Luiz Amaral, PhD
Professor of Portuguese and Spanish Linguistics
University of Massachusetts Amherst
I am a Professor of Portuguese and Spanish Linguistics, the Director of the Portuguese and Brazilian Studies Program in the Department of Languages, Literatures and Cultures, and an adjunct faculty in the Department of Linguistics at the University of Massachusetts Amherst. I am also the Director of the Polyglot Lab.
I work with second language acquisition, bilingualism and language instruction for minority languages with a specific focus on Spanish and Portuguese in the US, and indigenous languages in Brazil. Some of my research projects study the symbolic representations of interlanguage properties and bilingual grammars, especially at the morphosyntactic level. My applied work focuses on supporting minority language maintenance and indigenous language revitalization through pedagogical initiatives that range from the design and creation of pedagogical materials to language program development and teacher education.
In my free time, I like to study other languages, meet people from different places, read about Brazilian history and culture, play the guitar and sing.
Overall, what really motivates me is the belief that learning other languages is the best way for people around the world to share personal and cultural experiences, which can ultimately contribute to mutual understanding and respect. Hate is a symptom of ignorance, and ignorance is the product of isolation and lack of learning experiences. When you learn another language, visit other places and meet new people, you stop fearing and hating the world you don't know. That is why I work to promote the study of multiple languages and support educational projects with bilingual speakers of minority languages.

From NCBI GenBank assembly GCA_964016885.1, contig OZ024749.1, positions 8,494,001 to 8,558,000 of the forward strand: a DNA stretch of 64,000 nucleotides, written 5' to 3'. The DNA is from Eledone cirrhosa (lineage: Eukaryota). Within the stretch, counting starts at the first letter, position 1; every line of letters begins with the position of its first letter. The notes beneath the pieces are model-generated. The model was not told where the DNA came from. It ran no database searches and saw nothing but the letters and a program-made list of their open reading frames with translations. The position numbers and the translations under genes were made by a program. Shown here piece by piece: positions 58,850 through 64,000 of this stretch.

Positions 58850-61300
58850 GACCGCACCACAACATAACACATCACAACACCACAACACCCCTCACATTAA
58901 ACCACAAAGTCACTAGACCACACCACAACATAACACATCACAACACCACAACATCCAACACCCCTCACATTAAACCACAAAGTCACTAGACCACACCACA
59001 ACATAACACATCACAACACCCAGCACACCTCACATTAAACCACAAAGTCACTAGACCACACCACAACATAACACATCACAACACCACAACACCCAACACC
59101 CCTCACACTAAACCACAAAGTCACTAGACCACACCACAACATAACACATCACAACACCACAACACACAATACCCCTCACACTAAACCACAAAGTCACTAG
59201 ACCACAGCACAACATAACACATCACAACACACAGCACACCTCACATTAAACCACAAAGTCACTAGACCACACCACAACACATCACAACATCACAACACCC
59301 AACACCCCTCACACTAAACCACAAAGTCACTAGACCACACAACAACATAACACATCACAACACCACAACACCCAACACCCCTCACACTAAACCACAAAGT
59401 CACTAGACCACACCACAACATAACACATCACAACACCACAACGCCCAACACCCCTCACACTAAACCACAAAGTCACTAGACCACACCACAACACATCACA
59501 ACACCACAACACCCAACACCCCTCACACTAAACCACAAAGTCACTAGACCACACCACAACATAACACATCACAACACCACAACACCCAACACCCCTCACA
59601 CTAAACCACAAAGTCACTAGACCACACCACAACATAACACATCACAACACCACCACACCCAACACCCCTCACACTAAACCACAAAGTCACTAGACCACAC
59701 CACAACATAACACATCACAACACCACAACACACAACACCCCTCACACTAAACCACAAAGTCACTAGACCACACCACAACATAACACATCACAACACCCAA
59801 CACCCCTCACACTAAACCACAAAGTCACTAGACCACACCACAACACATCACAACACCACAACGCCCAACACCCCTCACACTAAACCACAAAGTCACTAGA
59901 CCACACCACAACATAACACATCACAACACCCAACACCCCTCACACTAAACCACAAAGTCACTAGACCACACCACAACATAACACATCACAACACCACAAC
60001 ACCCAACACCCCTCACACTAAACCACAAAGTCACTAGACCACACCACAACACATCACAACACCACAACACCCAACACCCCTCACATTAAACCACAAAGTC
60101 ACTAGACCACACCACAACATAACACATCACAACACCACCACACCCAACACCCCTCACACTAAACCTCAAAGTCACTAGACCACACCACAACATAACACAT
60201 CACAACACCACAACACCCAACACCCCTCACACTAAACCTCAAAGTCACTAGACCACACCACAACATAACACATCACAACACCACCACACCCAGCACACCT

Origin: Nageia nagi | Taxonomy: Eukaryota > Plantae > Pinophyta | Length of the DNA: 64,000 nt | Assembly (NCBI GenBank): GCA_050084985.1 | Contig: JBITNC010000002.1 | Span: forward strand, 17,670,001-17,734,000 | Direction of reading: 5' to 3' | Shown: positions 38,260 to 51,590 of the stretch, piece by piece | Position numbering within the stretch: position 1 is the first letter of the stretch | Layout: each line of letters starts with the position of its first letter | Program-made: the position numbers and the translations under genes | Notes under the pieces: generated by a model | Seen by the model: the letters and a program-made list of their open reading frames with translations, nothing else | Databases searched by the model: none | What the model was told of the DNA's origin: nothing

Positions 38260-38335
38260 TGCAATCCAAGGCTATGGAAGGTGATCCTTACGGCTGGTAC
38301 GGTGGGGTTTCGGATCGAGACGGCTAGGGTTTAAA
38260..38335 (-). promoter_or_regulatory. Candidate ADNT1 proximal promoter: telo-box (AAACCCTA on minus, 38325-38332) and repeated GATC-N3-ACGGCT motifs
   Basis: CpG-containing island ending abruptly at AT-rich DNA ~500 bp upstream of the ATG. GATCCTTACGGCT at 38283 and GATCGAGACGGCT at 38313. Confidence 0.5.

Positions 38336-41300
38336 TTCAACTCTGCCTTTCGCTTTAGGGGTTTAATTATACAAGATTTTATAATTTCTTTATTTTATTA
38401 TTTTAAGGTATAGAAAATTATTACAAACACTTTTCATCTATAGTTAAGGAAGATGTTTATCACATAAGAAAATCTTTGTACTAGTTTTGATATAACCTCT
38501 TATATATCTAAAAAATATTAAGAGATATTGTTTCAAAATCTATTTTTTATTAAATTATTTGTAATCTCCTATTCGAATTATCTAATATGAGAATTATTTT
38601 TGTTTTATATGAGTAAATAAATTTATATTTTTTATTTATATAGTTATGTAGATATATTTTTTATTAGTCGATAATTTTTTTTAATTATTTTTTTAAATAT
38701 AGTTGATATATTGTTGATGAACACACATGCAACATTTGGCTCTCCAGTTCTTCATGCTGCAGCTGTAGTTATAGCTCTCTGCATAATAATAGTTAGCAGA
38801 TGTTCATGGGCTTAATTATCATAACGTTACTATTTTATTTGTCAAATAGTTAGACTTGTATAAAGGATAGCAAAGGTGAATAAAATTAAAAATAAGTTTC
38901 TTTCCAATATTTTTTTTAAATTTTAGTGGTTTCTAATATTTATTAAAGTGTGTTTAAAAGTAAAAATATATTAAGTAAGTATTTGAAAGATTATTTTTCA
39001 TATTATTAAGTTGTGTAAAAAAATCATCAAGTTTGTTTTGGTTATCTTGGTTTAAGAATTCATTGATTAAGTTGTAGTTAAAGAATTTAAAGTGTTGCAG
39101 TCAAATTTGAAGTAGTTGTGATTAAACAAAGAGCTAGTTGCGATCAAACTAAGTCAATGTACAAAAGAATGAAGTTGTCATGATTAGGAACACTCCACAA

Decolonization and Language
Language is the tool human beings use to pass on their knowledge and cultural traditions to future generations. Throughout the history of mankind, the English language has been used as an instrument to annihilate and replace local cultures. No other language such as Latin, Greek, Spanish, Russian or Chinese has been so pervasive on a global scale. Linguistic colonization has not stopped because there are fewer territorial invasions in the modern world. Much on the contrary, it has intensified through instruments of academic and cultural domination. Monolingual "internationalization" in English is one of the most recent forms of neocolonialism inside and outside academia. To support true decolonization it is vital to promote and respect knowledge production and dissemination in other languages. If you want to take a concrete step towards decolonization, learn another language and go beyond acknowledging other peoples existence in English.